In this post, you’ll get a short introduction into Azure Bastion Host. To be honest, I still don’t know if I should pronounce it as [basˈti̯oːn] (German), /bæstʃən/ (US engl.) or [basˈt̪jõn] (french) but that shouldn’t stop us from learning more about Azure Bastion Host, what is it, and when it’s useful.
So let’s start.
What is Azure Bastion Host?
Azure Bastion Host is a Jump-server as a Service within an Azure vNet (note that this service is currently in preview). What does that mean exactly? Well, a jump server is a fixed point on a network that is the sole place for you to remote in, get to other servers and services, and manage the environment. Now some will say, but I build my own jump server VM myself! While you’re certainly free to do that yourself, there are some key differences between the self-built VM option and a Bastion Host.
A regular Jump-server VM must either be reachable via VPN or needs to have a public IP with RDP and/or SSH open to the Internet. Option one, in some environments, is rather complex. Option two is a security nightmare. With Azure Bastion Host, you can solve this access issue. Azure Bastion enables you to use RDP and SSH via the Internet or (if available) via a VPN using the Azure Portal. The VM does not need a public IP, which GREATLY increases security for the target machine.
NOTE: Looking for more great content on security? Watch our webinar on Azure Security Center On-Demand.
After the deployment (which we’ll talk about in a second), Bastion becomes the 3rd option when connecting to a VM through the Azure Portal, as shown below.
After you hit connect, an HTTPs browser Window will open and your session will open within an SSL encrypted Window.
Azure Bastion Use Cases
Now let’s list some possible use-cases. Azure Bastion can be very useful (but not limited) to these scenarios:
- Your Azure-based VMs are running in a subscription where you’re unable to connect via VPN, and for security reasons, you cannot set up a dedicated Jump-host within that vNet.
- The usage of a Jump-host or Terminal Server in Azure would be more cost-intensive than using a Bastion Host within the VNet (e.g. when you have more than one admin or user working on the host at the same time.)
- You want to give developers access to a single VM without giving them access to additional services like a VPN or other things running within the VNet.
- You want to implement Just in Time (JIT) Administration in Azure. You can deploy and enable Bastion Host on the fly and as you need it. This allows you yo implement it as part of your Operating System Runbook when you need to maintain the OS of an Azure-based VM. Azure Bastion allows you to do this without setting up permanent access to the VM.
The way you deploy Azure Bastion Host within a VNet is pretty straightforward. Let’s go through the steps together.
- Open the Azure Preview Portal through the following link.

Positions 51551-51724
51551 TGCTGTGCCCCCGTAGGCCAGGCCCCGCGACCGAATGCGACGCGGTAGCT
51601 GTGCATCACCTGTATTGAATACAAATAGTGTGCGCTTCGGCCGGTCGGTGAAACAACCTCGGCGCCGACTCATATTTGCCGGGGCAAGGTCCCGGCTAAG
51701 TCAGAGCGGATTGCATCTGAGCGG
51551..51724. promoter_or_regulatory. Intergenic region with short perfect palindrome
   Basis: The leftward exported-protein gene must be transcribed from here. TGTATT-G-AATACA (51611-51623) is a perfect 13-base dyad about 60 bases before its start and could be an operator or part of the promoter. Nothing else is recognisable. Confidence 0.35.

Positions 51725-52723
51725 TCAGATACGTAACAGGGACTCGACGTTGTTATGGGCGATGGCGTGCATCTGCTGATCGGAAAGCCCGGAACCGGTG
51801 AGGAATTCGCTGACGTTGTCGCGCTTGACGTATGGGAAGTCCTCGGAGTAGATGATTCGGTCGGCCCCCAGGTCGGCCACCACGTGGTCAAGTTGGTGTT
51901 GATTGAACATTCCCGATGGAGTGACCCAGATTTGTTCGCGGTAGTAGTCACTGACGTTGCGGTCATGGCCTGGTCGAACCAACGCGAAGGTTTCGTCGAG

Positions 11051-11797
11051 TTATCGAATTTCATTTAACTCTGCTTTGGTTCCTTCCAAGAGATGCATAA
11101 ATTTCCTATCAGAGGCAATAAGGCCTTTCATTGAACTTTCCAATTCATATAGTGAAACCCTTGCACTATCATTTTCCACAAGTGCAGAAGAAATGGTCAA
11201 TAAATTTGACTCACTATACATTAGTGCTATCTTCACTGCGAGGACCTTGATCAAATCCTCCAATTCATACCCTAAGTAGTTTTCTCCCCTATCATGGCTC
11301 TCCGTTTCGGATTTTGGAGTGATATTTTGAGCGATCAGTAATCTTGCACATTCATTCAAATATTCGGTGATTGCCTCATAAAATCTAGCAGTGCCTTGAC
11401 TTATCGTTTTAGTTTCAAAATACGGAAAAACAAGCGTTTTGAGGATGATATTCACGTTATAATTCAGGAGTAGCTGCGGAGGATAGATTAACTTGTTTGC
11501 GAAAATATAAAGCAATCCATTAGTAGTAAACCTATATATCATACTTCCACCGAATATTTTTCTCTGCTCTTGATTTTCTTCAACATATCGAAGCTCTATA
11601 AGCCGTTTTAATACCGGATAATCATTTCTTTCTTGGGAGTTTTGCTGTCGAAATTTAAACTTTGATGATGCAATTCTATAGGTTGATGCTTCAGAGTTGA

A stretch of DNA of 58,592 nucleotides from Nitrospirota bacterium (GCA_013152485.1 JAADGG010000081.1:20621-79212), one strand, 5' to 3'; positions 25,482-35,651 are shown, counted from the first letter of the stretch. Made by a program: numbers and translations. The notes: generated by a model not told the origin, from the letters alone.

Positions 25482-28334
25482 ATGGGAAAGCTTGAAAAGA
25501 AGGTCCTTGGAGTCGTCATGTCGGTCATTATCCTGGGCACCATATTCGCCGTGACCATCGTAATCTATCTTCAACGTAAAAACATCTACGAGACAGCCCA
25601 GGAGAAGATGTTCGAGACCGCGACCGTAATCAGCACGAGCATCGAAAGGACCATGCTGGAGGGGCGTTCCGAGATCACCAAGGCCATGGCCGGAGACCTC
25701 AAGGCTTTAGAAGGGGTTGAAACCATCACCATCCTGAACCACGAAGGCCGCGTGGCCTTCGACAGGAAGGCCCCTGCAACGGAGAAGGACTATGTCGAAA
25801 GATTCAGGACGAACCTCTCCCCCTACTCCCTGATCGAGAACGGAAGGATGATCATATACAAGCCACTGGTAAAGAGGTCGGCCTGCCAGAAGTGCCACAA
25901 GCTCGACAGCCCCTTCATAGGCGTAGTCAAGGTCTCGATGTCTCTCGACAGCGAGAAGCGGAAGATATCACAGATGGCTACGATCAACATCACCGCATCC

- Search for the feature in the Azure Marketplace and walk through the deployment wizard by filling out the fields shown below.
Again, the deployment is quite simple and most options are fairly well explained within the UI. However, if you want further details, you can find them in the official feature documentation here.
Also, be aware that a Bastion Host must be implemented in every vNet where you want to connect to a VM. Currently, Bastion does not support vNet Peering.
How Much Does Azure Bastion Cost?
Pricing for Bastion is pretty easy to understand. As all Microsoft VM Services, you pay for the time the Bastion hast is deployed and for any Bastion service you have deployed. You can easily calculate the costs for the Bastions Hosts you need via Azure Price Calculator.
I made my example for one Bastion Host in West Europe, with the assumption it would be needed all month long.
Bastion Roadmap Items
Being in preview there are still a number of things that Microsoft is adding to Bastion’s feature set. This includes things like:
- Single-Sign-On with Azure AD
- Multi-Factor Auth
- vNet Peering (Not confirmed, but being HEAVILY requested by the community right now)
vNet Peering support would make it so that only a single Bastion Host in a Hub or Security vNet is needed.
You can see additional feature request or submit your own via the Microsoft Feedback Forum.
If you like a feature request or want to push your own request, keep an eye on the votes. The more votes a piece of feedback has, the more likely Microsoft will work on the feature.
Additional Documentation and Wrap-Up
Additional documentation can be found on the Azure Bastion Sales Page.
Finally, I’d like to wrap up by finding out what you think of Azure Bastion. Do you think this is a worthy feature? Is this something that you’ll be putting into production once the feature is out of preview? Any issues you currently see with it today? Let us know in the comments section below!
Finally, if you’re interested in learning more about Azure security issues why not watch our webinar session on Azure Security Center? Presented by Thomas Maurer from the Azure Engineering Team, you will learn all about this important security package and how you should be using it to ensure your Azure ecosystem is fully protected!
Watch the Webinar
Thanks for reading!
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Author: Florian Klaffenbach